I’ve said it before and I’ll (probably have cause to) say it again: the political is the enemy of the creative. So it goes without saying that I agree with Sir Ronald Harwood’s recent comments on the state of British theatre. I don’t often go these days (my most recent expedition took me to Kenneth Branagh’s excruciatingly awful version of Osborne’s mediocre play, The Entertainer – but that’s another story for another time). When I do turn out and take one for the team, I usually come away feeling profoundly depressed.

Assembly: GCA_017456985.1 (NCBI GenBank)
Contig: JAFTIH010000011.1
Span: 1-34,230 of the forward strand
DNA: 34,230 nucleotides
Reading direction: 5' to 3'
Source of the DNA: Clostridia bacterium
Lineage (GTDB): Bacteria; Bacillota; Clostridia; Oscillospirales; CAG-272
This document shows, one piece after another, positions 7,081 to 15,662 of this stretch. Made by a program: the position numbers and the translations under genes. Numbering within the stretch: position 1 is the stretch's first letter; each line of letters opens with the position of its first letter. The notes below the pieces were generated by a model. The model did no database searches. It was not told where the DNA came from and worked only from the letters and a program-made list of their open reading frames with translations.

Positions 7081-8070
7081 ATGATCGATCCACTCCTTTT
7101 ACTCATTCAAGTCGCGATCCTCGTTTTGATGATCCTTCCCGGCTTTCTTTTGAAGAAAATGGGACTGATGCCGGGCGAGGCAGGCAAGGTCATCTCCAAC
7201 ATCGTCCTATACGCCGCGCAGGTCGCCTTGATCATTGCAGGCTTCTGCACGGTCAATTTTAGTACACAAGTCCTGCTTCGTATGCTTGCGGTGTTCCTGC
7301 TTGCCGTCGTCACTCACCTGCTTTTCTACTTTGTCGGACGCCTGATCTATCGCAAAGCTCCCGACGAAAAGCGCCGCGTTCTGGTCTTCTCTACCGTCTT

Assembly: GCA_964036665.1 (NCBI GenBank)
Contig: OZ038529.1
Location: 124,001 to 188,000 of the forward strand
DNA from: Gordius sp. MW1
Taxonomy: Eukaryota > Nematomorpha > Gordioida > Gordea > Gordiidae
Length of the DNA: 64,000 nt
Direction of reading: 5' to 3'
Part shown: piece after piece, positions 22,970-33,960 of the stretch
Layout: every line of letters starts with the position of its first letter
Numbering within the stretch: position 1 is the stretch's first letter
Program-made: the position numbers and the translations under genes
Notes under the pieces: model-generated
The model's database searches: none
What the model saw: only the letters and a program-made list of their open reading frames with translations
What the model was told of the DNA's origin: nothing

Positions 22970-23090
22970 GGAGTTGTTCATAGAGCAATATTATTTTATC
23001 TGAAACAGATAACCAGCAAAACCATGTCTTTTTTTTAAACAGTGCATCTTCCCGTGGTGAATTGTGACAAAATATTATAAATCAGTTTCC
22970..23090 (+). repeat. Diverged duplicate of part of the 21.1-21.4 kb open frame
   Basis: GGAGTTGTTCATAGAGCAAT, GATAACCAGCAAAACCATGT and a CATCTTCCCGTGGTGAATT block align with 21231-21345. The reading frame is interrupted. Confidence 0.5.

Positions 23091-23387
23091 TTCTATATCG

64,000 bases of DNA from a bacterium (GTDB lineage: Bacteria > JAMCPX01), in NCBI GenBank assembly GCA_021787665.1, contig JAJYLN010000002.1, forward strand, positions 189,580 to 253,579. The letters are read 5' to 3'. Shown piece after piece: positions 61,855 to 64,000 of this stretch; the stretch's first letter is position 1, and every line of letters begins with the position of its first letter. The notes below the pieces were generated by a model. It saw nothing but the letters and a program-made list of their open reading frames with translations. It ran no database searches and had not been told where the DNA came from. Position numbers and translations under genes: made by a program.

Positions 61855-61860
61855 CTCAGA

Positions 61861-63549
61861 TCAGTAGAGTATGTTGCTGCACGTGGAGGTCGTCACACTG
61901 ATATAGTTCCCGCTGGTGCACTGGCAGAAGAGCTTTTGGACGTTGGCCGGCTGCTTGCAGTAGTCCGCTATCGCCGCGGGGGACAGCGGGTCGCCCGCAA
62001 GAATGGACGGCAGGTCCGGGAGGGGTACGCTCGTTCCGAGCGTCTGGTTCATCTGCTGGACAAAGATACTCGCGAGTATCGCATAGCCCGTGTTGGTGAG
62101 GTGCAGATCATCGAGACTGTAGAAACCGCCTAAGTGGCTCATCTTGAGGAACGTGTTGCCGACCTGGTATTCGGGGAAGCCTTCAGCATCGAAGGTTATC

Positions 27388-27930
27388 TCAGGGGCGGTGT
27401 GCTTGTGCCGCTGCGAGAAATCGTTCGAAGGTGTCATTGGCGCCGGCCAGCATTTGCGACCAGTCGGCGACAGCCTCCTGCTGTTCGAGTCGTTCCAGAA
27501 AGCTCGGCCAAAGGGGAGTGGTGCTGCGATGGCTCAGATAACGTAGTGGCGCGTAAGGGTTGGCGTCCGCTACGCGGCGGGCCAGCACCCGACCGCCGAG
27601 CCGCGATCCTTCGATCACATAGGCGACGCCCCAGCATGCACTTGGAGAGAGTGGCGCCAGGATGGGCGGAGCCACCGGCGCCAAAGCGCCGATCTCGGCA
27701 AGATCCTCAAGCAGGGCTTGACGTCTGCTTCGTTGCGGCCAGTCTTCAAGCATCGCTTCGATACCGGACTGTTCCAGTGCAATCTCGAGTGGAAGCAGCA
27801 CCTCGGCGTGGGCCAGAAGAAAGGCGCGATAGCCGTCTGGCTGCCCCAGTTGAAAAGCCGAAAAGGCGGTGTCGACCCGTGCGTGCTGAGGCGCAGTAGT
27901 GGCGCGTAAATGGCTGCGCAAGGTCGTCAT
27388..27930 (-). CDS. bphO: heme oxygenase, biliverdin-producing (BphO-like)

And yes, I’m well aware that Branagh’s production wasn’t state-funded. Of course it wasn’t. Or at least not directly – but it breathed deeply of the miasma emanating from that particular swamp.
And it’s almost inevitable that state funding engenders certain insidious forms of deafness. Or worse, numbness.
Few of those making a tidy living at, say, The National Theatre, can even begin to imagine how exciting it might be to rebel against a tired and outdated consensus.
Sadly, it falls to marginalised artists with nothing to lose (and therefore, almost by definition, little influence) to point out that tiresome is as tiresome does.
There is a better way. No, really, Melvyn, there is.